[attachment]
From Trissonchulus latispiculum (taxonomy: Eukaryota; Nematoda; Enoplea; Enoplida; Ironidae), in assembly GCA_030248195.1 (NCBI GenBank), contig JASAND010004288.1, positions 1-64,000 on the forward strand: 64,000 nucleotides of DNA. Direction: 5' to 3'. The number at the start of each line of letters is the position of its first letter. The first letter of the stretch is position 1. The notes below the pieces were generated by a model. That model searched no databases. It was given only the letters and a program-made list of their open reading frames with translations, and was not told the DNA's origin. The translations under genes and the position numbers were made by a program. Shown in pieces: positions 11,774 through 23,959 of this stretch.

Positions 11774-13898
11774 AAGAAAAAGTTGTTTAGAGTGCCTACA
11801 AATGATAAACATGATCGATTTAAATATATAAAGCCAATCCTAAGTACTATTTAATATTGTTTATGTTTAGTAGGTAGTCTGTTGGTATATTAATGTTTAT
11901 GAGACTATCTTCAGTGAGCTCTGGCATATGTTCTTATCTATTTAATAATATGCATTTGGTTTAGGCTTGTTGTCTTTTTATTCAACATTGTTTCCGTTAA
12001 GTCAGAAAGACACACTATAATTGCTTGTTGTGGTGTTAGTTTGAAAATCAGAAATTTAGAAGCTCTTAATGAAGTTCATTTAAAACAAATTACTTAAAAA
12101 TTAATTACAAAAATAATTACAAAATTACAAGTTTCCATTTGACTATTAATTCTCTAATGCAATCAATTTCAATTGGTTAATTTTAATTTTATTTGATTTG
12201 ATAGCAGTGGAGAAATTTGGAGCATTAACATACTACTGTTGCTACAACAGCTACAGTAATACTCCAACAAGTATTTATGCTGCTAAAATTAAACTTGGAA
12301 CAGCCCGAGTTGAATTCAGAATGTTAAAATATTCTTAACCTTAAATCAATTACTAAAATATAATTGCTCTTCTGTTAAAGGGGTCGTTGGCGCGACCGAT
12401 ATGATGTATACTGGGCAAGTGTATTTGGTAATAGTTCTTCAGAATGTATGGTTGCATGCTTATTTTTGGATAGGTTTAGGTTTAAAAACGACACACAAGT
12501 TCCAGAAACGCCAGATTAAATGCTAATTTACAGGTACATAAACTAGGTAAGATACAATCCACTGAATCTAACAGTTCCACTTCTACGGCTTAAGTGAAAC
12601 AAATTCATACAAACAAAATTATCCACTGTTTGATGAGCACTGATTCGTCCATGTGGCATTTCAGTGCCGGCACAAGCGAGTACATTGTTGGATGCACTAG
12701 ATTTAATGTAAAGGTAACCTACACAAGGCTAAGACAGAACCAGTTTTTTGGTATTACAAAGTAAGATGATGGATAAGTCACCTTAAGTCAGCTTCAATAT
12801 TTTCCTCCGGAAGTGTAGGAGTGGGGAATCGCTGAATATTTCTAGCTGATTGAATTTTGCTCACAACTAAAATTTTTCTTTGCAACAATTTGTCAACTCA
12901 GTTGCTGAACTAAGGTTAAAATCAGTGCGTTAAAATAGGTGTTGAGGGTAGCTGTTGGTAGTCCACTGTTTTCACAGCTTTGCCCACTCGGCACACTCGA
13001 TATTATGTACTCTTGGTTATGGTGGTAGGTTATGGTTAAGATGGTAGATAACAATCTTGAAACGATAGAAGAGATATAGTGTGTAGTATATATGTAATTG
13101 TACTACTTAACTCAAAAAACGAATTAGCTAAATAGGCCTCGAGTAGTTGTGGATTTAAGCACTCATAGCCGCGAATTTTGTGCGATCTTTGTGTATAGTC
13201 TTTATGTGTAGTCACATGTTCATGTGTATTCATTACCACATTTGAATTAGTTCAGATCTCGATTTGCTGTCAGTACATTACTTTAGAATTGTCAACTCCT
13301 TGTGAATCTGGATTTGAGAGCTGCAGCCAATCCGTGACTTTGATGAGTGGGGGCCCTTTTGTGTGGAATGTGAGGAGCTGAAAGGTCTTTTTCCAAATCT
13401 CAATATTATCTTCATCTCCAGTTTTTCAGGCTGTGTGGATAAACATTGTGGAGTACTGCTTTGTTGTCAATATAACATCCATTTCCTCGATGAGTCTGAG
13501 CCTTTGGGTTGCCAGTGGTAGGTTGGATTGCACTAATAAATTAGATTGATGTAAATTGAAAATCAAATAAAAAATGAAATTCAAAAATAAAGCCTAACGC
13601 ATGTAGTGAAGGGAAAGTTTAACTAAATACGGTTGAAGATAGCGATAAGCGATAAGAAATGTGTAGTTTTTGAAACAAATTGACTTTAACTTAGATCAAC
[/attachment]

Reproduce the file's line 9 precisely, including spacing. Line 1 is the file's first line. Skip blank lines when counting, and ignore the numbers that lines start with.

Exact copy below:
12301 CAGCCCGAGTTGAATTCAGAATGTTAAAATATTCTTAACCTTAAATCAATTACTAAAATATAATTGCTCTTCTGTTAAAGGGGTCGTTGGCGCGACCGAT